Going Home Is Such a Ride
by John Delach
Perhaps true love does conquer all. Surely, in my case, it conquered geography.
I met Mary Ann Donlon at the New York World’s Fair on June 5, 1964 at The Red Garter, a banjo bar in the Wisconsin Pavilion. (The pavilion prized exhibit was the world’s largest wheel of cheddar cheese.) Mary Ann gave me her phone number and after a few unlucky false starts, she agreed to a safe date; a Sunday afternoon return to the fair. Once she gave me her address and directions, I began to realize that we may have been geographically incompatible.
Did I mention that I didn’t have access to an automobile nor that it mattered as I didn’t have a driver’s license either?
We were separated by two bus lines. My first ride was on the B-58 bus that once upon a time had a more descriptive name, the Flushing – Ridgewood trolley. I rode the B-58 on a 45-minute journey to reach the junction of Main Street and Roosevelt Avenue, Flushing’s business and transportation center. Leaving Ridgewood, the bus meandered through Maspeth, Elmhurst, Corona and the World’s Fair before reaching Flushing and the end of the line.
I transferred to the Q-16, Q-14 or the Q-44 to arrive within proximity of the Donlon residence.
Being a city kid, public transit was in my DNA and I never considered this trek to be other than the way it was, much less a burden. No doubt, the early sparks of romance between us eliminated any possible negative thoughts. The girl was more important than any geographical inconvience.
We soon found ourselves dating regularly on most Saturday nights and many of these dates took us into Manhattan for dinner and/or a movie or a Broadway show. I didn’t consider going to the city on a Saturday night to be unusual even though it required extensive time on public transit to make the journey to a young lady’s house, escort her to Manhattan, enjoy a date, bring her home and return to Ridgewood.
On those early dates, a kiss or two or a short series of kisses was all I expected. Then it was good night, good bye until our next lengthy phone call. During this time the first inklings of love blossomed. As our relationship developed, I lingered longer and longer before beginning my journey home.
As my stays extended, those rides became more of an odyssey as Saturday melded into Sunday morning. At that hour, my only chance for a reasonable wait for a bus back to Flushing was the Q-44 stop. It was the only line that ran with any frequency at that time of night. The stop was outside a bagel store, but at that hour, even the bakers had yet to arrive. On arrival in Flushing I headed for an all-night news stand at the corner of Roosevelt and Main that carried the “bull-dog” (early edition) of Sunday’s The New York Herald Tribune, my favorite newspaper.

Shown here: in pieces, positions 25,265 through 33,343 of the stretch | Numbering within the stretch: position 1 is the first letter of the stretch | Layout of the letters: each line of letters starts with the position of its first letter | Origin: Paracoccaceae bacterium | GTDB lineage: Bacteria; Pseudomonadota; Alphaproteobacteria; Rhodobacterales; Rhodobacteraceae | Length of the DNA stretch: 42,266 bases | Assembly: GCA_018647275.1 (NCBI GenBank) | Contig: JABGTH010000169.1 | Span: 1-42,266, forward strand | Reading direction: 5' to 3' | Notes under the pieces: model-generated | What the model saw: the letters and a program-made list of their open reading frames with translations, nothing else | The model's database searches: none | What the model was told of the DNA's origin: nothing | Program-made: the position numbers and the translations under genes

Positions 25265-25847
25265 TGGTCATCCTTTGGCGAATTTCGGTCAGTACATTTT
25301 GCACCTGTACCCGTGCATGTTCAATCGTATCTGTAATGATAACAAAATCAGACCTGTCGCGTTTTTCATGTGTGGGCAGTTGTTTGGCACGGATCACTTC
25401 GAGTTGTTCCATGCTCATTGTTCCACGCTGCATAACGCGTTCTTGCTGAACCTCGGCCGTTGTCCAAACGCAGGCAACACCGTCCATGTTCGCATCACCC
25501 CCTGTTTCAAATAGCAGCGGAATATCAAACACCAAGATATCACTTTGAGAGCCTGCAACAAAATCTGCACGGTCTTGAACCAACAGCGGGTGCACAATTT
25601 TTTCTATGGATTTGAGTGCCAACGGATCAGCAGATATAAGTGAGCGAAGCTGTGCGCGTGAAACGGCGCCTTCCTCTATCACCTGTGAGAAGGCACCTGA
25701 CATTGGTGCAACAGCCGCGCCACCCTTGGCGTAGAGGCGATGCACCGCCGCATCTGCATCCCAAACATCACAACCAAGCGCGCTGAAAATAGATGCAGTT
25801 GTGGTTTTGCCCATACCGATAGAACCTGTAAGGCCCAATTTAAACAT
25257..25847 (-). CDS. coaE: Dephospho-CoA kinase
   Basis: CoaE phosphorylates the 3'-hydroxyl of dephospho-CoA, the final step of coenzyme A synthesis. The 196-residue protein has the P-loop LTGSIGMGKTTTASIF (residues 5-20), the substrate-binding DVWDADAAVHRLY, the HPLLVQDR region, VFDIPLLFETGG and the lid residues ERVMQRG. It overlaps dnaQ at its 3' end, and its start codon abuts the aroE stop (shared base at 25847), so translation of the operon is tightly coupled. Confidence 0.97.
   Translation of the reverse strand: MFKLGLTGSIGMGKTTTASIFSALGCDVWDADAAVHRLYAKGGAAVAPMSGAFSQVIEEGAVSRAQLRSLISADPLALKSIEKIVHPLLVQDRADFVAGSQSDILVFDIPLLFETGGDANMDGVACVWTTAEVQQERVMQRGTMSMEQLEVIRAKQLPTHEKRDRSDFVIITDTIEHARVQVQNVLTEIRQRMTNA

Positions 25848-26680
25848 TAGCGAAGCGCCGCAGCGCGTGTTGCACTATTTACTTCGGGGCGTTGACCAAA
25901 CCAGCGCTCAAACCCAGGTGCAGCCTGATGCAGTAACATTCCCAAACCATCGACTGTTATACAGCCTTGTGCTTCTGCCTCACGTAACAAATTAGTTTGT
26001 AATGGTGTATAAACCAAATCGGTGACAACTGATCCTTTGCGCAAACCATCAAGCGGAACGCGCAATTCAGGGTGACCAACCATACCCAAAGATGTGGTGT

Sunday meant the Trib’s new magazine section: New York, with the good chance of featuring pieces by both Jimmy Breslin and Dick Schaap. I’ve written about Breslin many times but Schaap was also a good writer and commentator. He was the person who coined the term, “Fun City” to describe John Lindsay’s New York. He also did a stint on the local NBC nightly news program as a sportscaster only to get into trouble. When the great Secretariat was retired to stud, reports spread that his sperm showed signs of immaturity. His early breeding attempts in December of 1973 with Appaloosa received inordinate publicity prompting Schaap to comment: “It would not be an exaggeration to note that Secretariat and Appaloosa have become the most famous stable mates since Mary and Joseph.”
After picking up the Trib I made my way to a drug store with an outside vestibule unblocked by a security fence, common in those days. Their vestibule sheltered me against wind, cold and on bad nights, rain. The showcase windows gave off enough light for me to sit and begin reading my paper. Several times I reached my nest after one am. That made for a long wait as the next B-58 had an hour and a half layover and didn’t leave until 2:30. After discharging his Flushing passengers, the driver shut his doors and took a passenger’s seat for a nap. I never asked the driver to let me on. I just asked him to wake me if I fell asleep. Fortunately, I never did as the Trib held my interest.
I disappointed Mary Ann by not asking her to be my wife the Christmas of 1965. In February, 1966, the National Guard shipped me to Fort Dix, NJ for basic training and my advanced training in my specialty, MS-311, a telephone lineman.
When I returned home late that summer, Mary Ann invited me to stay over finally ending my odyssey. I popped the question on Christmas Eve, 1966 and we wed on November 11, 1967.
The best decision I ever made was making that trek.